Open Season and Choosing a Plan

When it’s open season I’ve had several friends come and ask me which insurance plan they should choose. Obviously everyone’s health situation is different, but I’m going to briefly explain the process I use when I choose my insurance carriers. I am not going to include the pros and cons of high deductible health care plans (HDHPs) in this analysis for simplicity. So I am going to assume that this is for more risk averse individuals, or individuals who know HDHPs are not for them.

These are the points I will cover:

  1. Access to Healthcare
  2. Premiums
  3. Copays & Coinsurance
  4. Deductibles
  5. Reward Programs
  6. Medication Costs
  7. Out of Pocket Maximum
  8. Hospital Stays & Surgeries
  9. In-Network & Out-of-Network Benefits

1. Access to Healthcare

First and foremost when  considering any health insurance plan consider how much access is necessary to healthcare. I live in the DC metro area. Some plans I choose from are national, while others are regional, only allowing access to doctors in DC, Maryland and Virginia. Be sure to consider if you will experience:

  • Extended periods of time out of state. If your child or spouse has extended periods of time out of state
  • Second opinions outside of your region (Mayo Clinic, Cleveland Clinic, John Hopkins etc.)
  • Regularly seeing a doctor out of your region

 

2. Premium

The premium is pretty straight forward. It’s how much you pay for insurance every pay period.  For a single person in my area, some range from as low as $50 to as high as $150.  Multiply this by the number of pay periods in a year to get the annual cost. I have noticed a lot of people ONLY consider the premiums when determining their health insurance carrier. This is the biggest mistake! 

3. Copays

Copays is a fixed amount of money you pay for an office visit or procedure. Coinsurance is the percentage you pay for an office visit or procedure. A good rule of thumb is to:

  • Estimate number of visits to primary doctor and times it by the copay/coinsurance
    • 3 visits x $20 = $60
  • Estimate number of specialty care visits and multiply by the copay/coinsurance
    • 3 visits x $30 = $90
  • Consider testing you need. X-rays, MRIs, blood work, etc.

4. Deductible

A deductible is generally the amount of money you must pay before the insurance company will start paying your medical bills.  One thing I have learned is sometimes not everything applies towards the deductible! This is a good thing! I have a $500 deductible, but it only applies if I end up in the hospital. So other than the copay, my insurance will fully cover doctor visits, testing etc. on the very first day of coverage. This year I hit my out-of-pocket maximum without reaching my deductible.

5. Rewards Program

Some insurance programs reward you for being healthy. I get a $500 reward card if I am not overweight, diabetic or hypertensive. I can use this to pay my copays or deductible.

6. Medication Costs

Don’t forget to compare this as well!

7. Out of Pocket Maximum

This is the most you will pay out of pocket. This is important to consider, because if one plan is slightly cheaper in every way but has an out of pocket maximum that is significantly higher then it might not be the plan for you.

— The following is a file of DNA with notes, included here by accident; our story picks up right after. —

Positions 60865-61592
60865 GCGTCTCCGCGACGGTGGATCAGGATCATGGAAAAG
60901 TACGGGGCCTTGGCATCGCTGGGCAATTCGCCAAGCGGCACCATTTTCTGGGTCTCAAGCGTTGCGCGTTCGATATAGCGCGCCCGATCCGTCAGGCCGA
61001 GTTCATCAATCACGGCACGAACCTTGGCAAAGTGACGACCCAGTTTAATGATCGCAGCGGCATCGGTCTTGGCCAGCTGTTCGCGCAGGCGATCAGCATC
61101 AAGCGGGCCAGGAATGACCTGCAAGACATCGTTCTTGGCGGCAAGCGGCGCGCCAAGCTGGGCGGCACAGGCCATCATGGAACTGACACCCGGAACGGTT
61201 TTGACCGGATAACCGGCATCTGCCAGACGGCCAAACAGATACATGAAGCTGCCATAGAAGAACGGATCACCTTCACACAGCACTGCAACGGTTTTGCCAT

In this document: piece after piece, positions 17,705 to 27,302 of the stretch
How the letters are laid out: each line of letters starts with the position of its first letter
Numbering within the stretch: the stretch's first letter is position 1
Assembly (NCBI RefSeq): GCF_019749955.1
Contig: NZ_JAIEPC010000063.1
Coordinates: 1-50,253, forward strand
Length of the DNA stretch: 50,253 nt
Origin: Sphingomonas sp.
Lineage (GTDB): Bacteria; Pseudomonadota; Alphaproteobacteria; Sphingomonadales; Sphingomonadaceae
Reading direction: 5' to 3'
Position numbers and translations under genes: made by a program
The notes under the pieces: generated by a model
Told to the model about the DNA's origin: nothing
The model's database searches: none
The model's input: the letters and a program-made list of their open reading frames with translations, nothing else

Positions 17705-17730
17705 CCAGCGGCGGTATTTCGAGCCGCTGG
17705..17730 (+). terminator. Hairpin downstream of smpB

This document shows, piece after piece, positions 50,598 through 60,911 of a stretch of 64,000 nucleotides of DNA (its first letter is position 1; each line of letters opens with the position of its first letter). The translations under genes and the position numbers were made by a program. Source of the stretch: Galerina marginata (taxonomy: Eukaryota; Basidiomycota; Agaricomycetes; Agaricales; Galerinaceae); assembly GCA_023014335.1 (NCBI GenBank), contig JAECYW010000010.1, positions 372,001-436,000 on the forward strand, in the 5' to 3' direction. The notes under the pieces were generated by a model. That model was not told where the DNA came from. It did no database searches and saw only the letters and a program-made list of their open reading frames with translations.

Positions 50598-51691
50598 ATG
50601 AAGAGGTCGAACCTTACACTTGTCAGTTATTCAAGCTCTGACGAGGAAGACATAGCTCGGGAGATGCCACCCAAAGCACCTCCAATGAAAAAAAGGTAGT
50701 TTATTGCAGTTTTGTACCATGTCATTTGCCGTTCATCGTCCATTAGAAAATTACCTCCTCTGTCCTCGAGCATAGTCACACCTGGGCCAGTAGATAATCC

8. Hospital Stays & Surgeries

If you know you have a hospital stay or a surgery coming up, or that you are likely to end up needing either or. Compare these benefits. Some insurance plans bill hospitals stays each day. Others are per stay. Then there are the coinsurance plans.

9. Network Benefits

If you want to see an out of network doctor be sure to check the out of network benefits your plan has to offer. Remember if the doctor bills beyond what the insurance company is willing to pay you will owe them the copay/coinsurance plus the unpaid amount.

Simplified Example

Below is a simplified example of two health care plans. It is similar to a decision I had to make when I was choosing health care plans this open season:

Plan A Plan B Conclusions
Premium 50 85 Plan A costs $1300/year

Plan B costs $2210/year

Copays/Coinsurance 20% copay for appts

20% coinsurance for all other services

$10 copay for Primary

$30 copay for specialist

$50 Urgent Care

… various fixed copays for all other services

Plan A – 3 appts = $210

Plan B – 3 appts = $160

Deductible 0 $500
Rewards Program None $500 Reward
Medications $10 copay $5 copay Plan A – 5 meds/month = $600

Plan B – 5 meds/month = $300

Out of Pocket Maximum 3000 3000

Conclusions

The estimated costs for each plan is as follows

  • Plan A = 1300 + 210 + 600 = 2110
  • Plan B  = 2210 +160 + 300 – 460 = 2210

The most I would pay with Plan A is 1300 * (0.70) + 3000 =  3900
The most I would pay with Plan B is 2210 * (0.70) + 3000 – 500 (reward) = 4047

Where 0.70 is a multiplication factor to convert pre-tax dollars (my health care isn’t taxed by my employer) to after tax dollars.

In every way Plan A is estimated to be cheaper, but  personally I went with Plan B because I’d be able to smooth my spending. The fact that plan A has coinsurance rather than fixed copays suggests that I may be paying a large sum of money very early on in the year and hit my out of pocket maximum quickly. $147 is not enough for me to pick Plan A over Plan B unless I had a very solid emergency fund to fork over $3,000 all at once and then some in the case of a catastrophic health situation.

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